Meditations in a Tiki Bar: Lessons Learned in Paradise

[Originally published 2013, Manarchy Magazine]

Not that long ago I wrote up an article on selling all your worldly possessions and throwing deuces to the mainland grind in exchange for island life. It was one of those essays full of promise, risk, naïve enthusiasm and reckless abandon.

I wasn’t merely paying lip-service to the notion, I really waved those deuces to SoCal and sold basically everything; the 46″ flat screen, the surround sound, almost every stick of furniture (that a relative didn’t want) and even a couple hot rods. Landed in Saint Lucia hit the ground running. I had a job lined up, which like most jobs, had ups and downs, but on the whole, it was great. I loved it. The family joined me only a few weeks later and it looked like we were set for life.

However, as those of you following me on Twitter or Facebook probably already know: It didn’t work out. In less than a year, I found myself hurled back in the first world. Now I’m looking for a nine to five on the other coast (where 4 or 5 tiny states share a football team, apparently), freezing my tail off and dreaming of the beach.

What happened?

The reasons we had to pick up and go so suddenly are beside the point. They were the result of unforeseen obstacles, of circumstances impossible to predict and for that reason, and many others, I don’t regret a thing. I learned a Hell of a lot in the time I spent in Saint Lucia.

Letting Go

Island life was great, but it was not without speed bumps. In fact, some aspects are so slow, I don’t even think I can use the term “speed bumps” with a straight face. Like the time I went to pick up a Christmas package at the post office. It was stamped “Received 17 Dec, 2012”. I got the package slip two days before New Year’s. I then spent nearly two hours wading through customs, despite the fact that I was one of only three people in line. What’s more, I had to pay ten Eastern Caribbean dollars in duty for what was essentially a box of homemade cookies (baked, you know, three or four weeks earlier).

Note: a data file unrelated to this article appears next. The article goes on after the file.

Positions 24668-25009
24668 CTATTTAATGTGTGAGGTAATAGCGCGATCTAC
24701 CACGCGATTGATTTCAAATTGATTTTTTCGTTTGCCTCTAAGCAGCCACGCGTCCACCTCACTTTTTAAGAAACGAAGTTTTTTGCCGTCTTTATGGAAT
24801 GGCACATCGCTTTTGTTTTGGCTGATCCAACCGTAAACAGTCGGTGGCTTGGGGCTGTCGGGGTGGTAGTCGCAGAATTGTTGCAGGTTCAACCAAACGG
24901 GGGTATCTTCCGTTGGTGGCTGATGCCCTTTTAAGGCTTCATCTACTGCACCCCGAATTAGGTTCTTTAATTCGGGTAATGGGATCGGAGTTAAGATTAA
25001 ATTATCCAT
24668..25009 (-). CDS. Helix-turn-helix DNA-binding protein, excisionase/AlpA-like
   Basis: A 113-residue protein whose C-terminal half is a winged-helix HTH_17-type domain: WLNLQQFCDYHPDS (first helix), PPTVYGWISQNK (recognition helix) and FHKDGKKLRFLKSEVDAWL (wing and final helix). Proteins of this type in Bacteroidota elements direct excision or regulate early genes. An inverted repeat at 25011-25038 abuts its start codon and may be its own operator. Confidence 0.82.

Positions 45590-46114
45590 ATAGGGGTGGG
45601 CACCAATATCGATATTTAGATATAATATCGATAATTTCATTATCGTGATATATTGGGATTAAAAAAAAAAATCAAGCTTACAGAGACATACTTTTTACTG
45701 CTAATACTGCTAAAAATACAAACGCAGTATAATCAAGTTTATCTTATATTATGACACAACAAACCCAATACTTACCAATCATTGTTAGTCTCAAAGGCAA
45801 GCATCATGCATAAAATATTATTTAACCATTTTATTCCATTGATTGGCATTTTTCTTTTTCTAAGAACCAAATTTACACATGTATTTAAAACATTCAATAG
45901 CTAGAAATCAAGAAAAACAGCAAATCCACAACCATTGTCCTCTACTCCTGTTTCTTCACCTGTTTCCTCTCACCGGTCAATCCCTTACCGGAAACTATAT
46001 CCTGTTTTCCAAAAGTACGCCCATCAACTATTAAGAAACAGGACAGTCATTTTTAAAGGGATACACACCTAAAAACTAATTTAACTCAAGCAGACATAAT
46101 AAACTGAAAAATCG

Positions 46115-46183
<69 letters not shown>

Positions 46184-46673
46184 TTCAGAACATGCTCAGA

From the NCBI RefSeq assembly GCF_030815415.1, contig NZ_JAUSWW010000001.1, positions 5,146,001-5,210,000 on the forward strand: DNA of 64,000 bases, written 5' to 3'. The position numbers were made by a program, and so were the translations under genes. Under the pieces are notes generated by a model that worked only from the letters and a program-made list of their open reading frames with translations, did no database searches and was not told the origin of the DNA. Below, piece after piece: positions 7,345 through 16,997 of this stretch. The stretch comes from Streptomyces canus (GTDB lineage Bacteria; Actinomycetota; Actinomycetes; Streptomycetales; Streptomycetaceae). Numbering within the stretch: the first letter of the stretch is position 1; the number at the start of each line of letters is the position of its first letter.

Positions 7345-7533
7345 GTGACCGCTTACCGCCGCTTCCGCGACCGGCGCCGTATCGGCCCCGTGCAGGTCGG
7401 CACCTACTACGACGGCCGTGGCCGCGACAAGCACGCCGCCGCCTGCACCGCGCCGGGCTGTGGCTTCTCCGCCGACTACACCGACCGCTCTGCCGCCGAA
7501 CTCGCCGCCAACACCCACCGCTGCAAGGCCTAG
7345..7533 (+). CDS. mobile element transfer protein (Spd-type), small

Time for a deep breath.

By the time this gets out to you, the reader, understand that I’ve written and deleted more than ten thousand words detailing what I intended to be similar such quirky moments or funny insights. In reality, it turned into a laundry list of first world problems, minor inconveniences and petty slights shrink-wrapped in a moody, often cynical tone. That’s the typical American in me coming to the surface once again.

The first big lesson I learned living on an island is that I’m not very good at letting things go, but it is well worth the effort. How often I used to revel in my ability to be dissatisfied at even the tiniest things. But it’s become abundantly clear that I am what I spend my time saying and doing and thinking, moment after moment. I don’t always catch myself in time, but this time I did (and I’d say this essay is all the better for it.)

Here are a few more thoughts I jotted down during my last few days on island.

Your Friends Are Everywhere

Island life is a microcosm. Saint Lucia has a population of roughly 160,000, mostly concentrated in the capital city of Castries. I worked in Castries, but I lived a little farther north, near Rodney Bay. This is where most of the expats on the island tend to congregate, as well as the folks with sailboats and yachts docked in the marina.

Within three weeks of touching down, it was difficult to go anywhere without being greeted with a friendly hello and often a hug, or one of those weird French, double cheek kiss things (apparently, this is called “faire la bise”), a tradition remnant of Saint Lucia’s French heritage. Part of this is due to the small population and its inherent density, making a certain level of congeniality a necessity, but that’s not the whole story.

There were grouchy people everywhere as well, but it was a lot more difficult to cultivate that special type of loathing for someone who rubs you the wrong way when you really have to see them all the time, and they know all your friends.

At first, I was a little put off by this cordiality. I found myself wondering, “Who are these people? Why are they so… nice? I’m just here to grab some groceries and go home. This occasion does not call for a hug and cheek-kisses.”